Scientific insights to help you stick to your new year resolution this time
We said bye to 2016 and are in the first week of 2017. Right time to make this year’s new year resolutions. As records says nearly 45% people make new year resolutions but less than 10% stick to their decisions. Despite repeated failings, we keep trying. This yearly tradition dates as far back as Ancient Rome. I am sure if you look into this year’s list there would be some carry over’s from last year like lose weight, quit smoking, join gym, restrict gadget usage and so on.
Mark Griffiths, professor at Nottingham Trent University states that the main reason that people don’t stick to their resolutions is that they set too many goals or they’re unrealistic to achieve. They may also be victims of “false hope syndrome”.
Despite repeated failure at attempts to change aspects of their behavior, people make frequent attempts at self-change. This cycle of failure and renewed effort is known as “false hope syndrome” 
Neuroscience research indicates that our brains hate change. We are creatures of habit and are “wired to seek rewards and avoid pain or discomfort, including fear.” When we get scared after setting a goal, this often makes it more difficult to achieve. We then go back to what makes us comfortable .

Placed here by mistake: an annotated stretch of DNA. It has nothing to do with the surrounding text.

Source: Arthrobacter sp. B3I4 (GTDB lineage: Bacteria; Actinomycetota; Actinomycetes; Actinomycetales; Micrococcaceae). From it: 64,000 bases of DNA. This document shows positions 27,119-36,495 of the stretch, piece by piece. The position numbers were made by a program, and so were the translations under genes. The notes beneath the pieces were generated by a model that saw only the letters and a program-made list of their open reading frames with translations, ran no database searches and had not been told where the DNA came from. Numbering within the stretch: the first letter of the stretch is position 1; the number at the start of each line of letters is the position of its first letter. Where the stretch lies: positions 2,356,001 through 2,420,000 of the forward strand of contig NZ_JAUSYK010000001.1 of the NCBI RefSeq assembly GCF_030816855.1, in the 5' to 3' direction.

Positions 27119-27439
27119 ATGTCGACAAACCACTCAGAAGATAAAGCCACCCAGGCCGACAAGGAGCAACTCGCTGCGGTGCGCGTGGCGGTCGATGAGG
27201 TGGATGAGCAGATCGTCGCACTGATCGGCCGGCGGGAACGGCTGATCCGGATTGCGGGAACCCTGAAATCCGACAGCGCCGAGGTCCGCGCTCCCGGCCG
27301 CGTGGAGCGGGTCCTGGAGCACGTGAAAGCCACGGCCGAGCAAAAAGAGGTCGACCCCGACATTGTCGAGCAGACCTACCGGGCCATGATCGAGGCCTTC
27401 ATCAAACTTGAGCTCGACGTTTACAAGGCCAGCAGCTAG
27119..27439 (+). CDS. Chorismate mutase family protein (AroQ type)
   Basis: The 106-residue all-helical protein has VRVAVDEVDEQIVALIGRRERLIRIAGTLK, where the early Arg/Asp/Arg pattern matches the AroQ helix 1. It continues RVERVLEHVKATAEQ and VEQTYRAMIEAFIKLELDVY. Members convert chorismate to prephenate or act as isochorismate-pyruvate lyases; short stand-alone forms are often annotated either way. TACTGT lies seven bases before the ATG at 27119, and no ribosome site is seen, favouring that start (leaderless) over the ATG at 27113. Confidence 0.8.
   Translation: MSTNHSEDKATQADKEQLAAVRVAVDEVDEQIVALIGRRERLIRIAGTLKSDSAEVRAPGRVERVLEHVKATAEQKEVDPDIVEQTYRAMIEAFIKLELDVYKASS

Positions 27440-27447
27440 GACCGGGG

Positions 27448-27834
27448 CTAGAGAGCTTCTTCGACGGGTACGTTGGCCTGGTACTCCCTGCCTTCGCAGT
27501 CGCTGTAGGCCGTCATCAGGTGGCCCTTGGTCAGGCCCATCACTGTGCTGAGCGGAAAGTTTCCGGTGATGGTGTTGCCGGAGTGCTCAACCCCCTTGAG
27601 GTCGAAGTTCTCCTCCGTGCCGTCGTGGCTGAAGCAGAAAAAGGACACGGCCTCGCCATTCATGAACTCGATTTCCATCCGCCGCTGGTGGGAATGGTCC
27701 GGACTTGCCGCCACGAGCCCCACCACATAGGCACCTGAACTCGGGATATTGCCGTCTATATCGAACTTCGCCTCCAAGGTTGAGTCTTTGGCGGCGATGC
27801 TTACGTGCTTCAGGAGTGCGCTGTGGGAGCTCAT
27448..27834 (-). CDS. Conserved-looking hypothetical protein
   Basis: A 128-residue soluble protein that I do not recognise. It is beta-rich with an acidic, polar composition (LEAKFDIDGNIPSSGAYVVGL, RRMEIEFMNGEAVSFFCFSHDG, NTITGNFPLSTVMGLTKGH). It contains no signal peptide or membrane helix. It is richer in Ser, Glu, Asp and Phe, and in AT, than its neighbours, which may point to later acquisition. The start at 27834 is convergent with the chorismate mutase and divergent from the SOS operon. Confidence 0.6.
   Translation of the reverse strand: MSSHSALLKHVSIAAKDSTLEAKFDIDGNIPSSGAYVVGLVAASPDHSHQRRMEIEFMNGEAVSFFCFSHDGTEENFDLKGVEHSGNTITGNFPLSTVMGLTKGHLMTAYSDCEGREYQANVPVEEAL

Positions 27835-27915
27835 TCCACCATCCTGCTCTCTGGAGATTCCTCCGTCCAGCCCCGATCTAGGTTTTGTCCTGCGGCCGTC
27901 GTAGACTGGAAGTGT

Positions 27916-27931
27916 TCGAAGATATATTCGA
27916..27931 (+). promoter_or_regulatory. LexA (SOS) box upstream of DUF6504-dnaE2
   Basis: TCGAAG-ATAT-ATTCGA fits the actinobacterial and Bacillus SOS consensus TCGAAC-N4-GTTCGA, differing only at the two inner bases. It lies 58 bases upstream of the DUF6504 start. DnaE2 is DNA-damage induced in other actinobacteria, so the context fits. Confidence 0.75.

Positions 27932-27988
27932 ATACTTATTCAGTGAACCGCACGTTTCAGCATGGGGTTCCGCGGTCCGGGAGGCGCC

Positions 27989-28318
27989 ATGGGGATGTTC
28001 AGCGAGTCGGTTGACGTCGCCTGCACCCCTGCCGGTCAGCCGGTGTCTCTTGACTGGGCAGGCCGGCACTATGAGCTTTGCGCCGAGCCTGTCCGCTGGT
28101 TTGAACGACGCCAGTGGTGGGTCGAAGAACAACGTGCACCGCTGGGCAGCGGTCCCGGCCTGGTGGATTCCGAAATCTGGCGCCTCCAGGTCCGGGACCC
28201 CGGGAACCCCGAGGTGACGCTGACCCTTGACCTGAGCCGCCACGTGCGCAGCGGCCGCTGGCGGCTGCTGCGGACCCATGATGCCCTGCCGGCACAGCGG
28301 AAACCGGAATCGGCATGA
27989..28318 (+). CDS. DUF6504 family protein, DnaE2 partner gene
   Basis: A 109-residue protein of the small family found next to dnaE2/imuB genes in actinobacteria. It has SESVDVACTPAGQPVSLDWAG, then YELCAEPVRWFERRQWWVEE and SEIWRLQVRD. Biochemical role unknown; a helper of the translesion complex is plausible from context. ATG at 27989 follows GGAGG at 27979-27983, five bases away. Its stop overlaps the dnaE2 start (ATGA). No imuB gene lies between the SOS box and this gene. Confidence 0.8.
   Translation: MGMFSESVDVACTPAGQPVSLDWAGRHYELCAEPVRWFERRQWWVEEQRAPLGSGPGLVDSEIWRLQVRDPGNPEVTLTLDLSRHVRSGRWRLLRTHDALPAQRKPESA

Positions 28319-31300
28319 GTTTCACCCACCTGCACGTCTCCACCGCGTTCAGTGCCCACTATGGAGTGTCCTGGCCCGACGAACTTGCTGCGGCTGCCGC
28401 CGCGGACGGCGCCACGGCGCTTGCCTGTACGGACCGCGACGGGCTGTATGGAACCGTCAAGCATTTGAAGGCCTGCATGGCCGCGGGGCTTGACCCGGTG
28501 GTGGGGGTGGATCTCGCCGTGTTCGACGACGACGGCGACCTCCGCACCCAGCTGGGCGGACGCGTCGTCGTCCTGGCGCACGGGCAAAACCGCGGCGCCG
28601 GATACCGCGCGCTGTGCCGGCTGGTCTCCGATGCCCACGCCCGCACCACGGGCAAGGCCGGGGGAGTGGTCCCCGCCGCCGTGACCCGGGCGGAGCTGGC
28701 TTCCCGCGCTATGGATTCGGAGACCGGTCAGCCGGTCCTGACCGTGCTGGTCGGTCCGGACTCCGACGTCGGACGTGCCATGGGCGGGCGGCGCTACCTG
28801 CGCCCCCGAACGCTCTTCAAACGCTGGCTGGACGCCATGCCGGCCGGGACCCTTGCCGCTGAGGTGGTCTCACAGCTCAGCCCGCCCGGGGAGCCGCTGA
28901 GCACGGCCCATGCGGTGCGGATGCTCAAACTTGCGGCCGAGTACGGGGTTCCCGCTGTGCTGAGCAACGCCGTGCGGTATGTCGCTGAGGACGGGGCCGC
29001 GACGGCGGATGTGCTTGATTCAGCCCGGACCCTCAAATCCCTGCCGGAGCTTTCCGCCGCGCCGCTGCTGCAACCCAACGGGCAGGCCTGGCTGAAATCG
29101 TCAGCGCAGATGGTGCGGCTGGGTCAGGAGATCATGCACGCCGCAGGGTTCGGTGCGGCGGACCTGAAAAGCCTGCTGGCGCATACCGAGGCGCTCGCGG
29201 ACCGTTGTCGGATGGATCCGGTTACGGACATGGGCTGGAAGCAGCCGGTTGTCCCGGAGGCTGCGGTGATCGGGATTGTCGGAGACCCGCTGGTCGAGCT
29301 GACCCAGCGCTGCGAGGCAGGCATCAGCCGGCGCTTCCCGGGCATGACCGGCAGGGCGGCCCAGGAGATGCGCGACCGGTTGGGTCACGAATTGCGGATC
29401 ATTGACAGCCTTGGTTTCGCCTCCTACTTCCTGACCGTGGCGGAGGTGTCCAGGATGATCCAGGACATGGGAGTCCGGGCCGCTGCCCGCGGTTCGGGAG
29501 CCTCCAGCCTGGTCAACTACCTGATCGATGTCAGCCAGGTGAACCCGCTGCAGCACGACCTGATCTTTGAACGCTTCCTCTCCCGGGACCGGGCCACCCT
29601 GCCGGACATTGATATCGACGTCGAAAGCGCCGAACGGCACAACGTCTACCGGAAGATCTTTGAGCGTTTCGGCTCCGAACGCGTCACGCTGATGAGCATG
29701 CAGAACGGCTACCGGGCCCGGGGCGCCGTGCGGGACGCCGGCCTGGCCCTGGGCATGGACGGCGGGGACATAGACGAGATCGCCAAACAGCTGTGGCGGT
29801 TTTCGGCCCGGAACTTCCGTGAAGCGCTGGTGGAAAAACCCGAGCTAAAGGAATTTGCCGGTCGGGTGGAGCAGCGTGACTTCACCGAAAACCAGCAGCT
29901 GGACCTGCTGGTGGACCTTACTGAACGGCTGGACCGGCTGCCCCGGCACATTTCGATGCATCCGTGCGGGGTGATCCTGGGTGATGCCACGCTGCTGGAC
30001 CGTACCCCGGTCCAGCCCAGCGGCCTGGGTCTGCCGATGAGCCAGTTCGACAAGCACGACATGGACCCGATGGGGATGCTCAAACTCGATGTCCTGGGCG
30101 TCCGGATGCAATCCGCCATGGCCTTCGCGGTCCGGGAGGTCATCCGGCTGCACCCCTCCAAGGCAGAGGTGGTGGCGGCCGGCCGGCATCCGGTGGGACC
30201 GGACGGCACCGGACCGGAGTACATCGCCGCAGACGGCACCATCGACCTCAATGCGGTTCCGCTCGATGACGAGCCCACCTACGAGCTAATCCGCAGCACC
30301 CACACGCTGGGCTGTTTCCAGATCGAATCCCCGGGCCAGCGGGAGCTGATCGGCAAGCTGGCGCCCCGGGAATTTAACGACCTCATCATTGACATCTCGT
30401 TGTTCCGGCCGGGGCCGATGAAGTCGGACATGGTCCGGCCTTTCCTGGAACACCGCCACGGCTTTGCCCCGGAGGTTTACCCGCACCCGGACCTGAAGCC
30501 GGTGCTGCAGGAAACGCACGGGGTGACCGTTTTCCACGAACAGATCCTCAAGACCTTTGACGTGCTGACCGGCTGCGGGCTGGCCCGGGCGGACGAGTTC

Let’s set our resolution this time little different
- Keep it simple
Do not try to change your entire lifestyle at a go. But take it one step a time. The best approach is to focus clearly on one or two of your most important goals.
- Set small milestones
Break down your final goal to manageable chunks. Rather than aiming for completely quitting social media or smoking, at first reduce the number of hours. If you want to lose 10 Kg of weight, aim for one Kg in the first month. Also reward yourself with small treats when you reach your milestones.
- Don’t give up
You are bound to fall out of your plan, but then don’t give up. Continue from where you left it rather than completely abandoning it.
- Team up
Get hold of a friend or family member. Doing it alone many a time is a detractor. Surround yourself with people who can inspire you to do more.
- Bring change in your environment
To change yourself, you need to change your environment too. Bring in necessary changes in your home and office so that you will not be tempted to go back to your old habit.
If you have read all the five points, then you are in good state to make your revised list….All the best
- American Psychologist, Vol 57(9), Sep 2002, 677-689